Underwater robotics is a growing industry which as of 2017, is valued at 2.5 billion dollars . Many industries and organizations currently use and develop such robotics for various applications that include scientific research, oil and gas surveying, and marine exploration and mapping. Because of the high potential for industry growth and scientific advancement, the Resident Autonomous Underwater Vehicle (RAUV) shows great promise in its potential applications for the military, commercial use, scientific research, and exploration by eliminating or reducing the need for human interaction.
The primary purpose of a RAUV is to stay under the surface of the ocean for an extended amount of time and autonomously gather vital data. The RAUV differs from current Autonomous Underwater Vehicle (AUV) systems in the sense that AUVs need to be retrieved for data extraction and are limited by their battery life. AUVs also have the potential for higher failure rates due to the launch and retrieval procedures, thus increasing the cost due to maintenance . Also, the launch and retrieval process for an AUV is costly as it is both time-consuming and requires manual labor. Thus, RAUV systems provide considerable reductions in cost by reducing the aforementioned. This is due to the ability of an RAUV to autonomously dock to an underwater station Fig. 1.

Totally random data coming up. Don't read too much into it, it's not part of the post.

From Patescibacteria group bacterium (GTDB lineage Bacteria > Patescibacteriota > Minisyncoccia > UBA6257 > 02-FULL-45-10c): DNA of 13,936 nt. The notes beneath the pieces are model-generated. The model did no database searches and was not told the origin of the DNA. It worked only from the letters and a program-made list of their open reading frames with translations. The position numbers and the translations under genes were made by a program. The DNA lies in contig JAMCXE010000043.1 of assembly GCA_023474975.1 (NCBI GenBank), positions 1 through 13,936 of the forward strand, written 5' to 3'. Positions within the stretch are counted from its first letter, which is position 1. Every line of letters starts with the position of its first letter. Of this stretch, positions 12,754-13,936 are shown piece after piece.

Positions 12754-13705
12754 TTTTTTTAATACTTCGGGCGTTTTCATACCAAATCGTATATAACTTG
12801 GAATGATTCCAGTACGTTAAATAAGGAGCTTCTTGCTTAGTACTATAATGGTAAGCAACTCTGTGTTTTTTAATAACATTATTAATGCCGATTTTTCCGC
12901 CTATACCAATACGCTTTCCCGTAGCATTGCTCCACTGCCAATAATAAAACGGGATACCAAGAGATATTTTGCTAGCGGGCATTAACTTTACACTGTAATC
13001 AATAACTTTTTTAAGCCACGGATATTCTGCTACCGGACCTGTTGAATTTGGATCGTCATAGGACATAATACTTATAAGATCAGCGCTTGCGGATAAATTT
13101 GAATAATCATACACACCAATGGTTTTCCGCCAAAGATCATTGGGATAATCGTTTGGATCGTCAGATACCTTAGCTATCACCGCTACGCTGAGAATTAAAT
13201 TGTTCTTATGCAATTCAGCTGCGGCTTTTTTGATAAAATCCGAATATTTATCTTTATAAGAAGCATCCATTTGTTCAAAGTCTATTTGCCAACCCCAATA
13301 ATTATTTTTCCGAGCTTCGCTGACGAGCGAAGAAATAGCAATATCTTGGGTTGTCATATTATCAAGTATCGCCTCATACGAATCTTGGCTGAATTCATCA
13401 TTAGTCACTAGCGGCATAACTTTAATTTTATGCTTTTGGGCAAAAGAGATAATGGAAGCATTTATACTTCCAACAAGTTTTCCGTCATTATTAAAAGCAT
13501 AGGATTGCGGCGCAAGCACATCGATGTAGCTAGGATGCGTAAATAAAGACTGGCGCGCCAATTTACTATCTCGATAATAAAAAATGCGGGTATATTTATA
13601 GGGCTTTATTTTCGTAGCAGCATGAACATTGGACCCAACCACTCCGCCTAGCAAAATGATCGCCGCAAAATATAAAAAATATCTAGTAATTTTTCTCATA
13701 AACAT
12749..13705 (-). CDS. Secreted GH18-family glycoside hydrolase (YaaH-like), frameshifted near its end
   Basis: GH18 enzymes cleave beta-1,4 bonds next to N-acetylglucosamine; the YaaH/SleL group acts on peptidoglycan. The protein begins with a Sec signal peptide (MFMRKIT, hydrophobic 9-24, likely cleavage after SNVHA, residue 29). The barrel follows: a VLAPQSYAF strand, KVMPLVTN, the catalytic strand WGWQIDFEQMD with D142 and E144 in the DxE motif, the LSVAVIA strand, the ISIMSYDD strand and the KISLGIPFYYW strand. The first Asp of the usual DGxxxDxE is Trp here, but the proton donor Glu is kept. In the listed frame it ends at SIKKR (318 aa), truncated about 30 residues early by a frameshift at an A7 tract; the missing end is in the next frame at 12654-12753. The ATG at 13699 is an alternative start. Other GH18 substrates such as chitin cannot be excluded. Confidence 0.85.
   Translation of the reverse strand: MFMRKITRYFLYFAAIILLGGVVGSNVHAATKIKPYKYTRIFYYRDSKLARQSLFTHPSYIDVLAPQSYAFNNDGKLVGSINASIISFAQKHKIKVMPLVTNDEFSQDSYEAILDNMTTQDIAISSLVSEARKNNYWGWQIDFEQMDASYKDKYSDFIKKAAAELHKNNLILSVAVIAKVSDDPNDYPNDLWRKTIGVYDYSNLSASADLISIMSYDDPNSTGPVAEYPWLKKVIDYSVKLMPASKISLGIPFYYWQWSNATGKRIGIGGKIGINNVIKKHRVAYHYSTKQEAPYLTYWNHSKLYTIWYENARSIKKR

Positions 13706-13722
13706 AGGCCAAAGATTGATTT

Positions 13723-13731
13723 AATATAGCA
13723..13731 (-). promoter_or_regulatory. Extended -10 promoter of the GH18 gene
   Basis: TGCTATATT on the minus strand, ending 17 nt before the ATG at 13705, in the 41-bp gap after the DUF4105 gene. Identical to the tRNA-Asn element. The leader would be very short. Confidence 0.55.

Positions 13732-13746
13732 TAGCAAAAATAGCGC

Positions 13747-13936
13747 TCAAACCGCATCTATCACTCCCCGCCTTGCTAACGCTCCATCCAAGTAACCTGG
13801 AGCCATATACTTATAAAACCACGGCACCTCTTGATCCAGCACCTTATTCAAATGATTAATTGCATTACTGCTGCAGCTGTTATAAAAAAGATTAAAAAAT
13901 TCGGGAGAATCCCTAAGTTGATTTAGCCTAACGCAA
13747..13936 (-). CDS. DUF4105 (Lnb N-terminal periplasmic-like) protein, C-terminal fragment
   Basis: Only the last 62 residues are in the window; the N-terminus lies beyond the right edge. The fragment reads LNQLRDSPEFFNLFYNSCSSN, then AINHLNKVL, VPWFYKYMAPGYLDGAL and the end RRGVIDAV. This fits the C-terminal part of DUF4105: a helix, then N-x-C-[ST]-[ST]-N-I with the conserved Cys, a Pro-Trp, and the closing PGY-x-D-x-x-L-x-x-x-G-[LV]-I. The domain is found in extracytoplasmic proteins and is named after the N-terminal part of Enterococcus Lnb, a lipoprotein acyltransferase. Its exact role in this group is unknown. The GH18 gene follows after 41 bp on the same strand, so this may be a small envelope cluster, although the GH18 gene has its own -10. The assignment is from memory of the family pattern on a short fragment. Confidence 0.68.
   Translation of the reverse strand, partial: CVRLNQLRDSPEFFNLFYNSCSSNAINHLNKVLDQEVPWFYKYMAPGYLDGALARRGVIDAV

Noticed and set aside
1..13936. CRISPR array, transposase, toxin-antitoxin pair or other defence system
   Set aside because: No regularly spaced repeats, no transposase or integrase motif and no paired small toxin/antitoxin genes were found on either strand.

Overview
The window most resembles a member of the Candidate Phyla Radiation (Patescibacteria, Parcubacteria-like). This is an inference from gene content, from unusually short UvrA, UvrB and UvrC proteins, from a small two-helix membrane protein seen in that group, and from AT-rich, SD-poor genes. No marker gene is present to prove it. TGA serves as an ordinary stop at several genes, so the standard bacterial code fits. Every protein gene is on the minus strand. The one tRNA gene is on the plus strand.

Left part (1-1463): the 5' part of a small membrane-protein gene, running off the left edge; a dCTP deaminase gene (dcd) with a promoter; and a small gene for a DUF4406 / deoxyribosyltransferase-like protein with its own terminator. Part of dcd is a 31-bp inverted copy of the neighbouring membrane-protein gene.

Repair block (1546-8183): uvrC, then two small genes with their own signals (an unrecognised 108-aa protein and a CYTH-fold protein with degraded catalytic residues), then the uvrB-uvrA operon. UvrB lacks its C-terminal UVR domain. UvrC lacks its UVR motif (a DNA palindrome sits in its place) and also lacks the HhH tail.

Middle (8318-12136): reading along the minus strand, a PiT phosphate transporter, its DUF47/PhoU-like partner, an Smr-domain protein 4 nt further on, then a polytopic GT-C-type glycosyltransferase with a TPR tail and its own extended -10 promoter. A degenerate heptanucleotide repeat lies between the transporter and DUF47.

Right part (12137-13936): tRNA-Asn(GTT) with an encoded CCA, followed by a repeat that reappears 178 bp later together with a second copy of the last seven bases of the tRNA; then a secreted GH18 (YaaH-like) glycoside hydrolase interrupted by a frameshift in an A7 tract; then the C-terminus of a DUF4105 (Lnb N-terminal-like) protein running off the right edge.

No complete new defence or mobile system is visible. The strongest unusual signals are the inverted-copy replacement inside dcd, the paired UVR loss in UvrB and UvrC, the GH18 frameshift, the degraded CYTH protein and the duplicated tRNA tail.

Figure 1: An example of an underwater docking station for RAUV complete with re-charging and uplink capabilities. The left picture (a) is from Flatfish, a product of German Research Center  and the right picture (b) is from Monterey Bay Research Institute .
RAUV systems are quite complicated in practice, thus the focus of this project will be in the design and manufacture of a custom docking system prototype which can be furture developed. A basic system architecture will require three subsystems which are comprised of the frame, mechanisms, and electrical subsystems.
Operations of the docking system is the basic coordination by the RAUV to be guided into a docking station. Once the RAUV is secured, battery recharging of the RAUV will occur along with simultaneous transmission of data from the RAUV to the docking station. Data is then sent from the docking station to a central command station where either human supervision is placed or data is simply stored. Upon completion of these and any additional tasks, the RAUV is released to continue its mission, which may be more data acquisition.
Funding will be sourced for this project from academic and non academic sources. With the high challenge of underwater systems, a high cost is also incurred. Roughly 18.5 thousand dollars will be budgeted for this project.In summary, our mission is to develop, design, and manufacture a custom Docking System Prototype for a Resident Autonomous Underwater Vehicle, furthering the technology related with autonomous underwater vehicle residency. This prototype is being developed with future aim to provide industry and academia with a fully functioning and versatile RAUV system.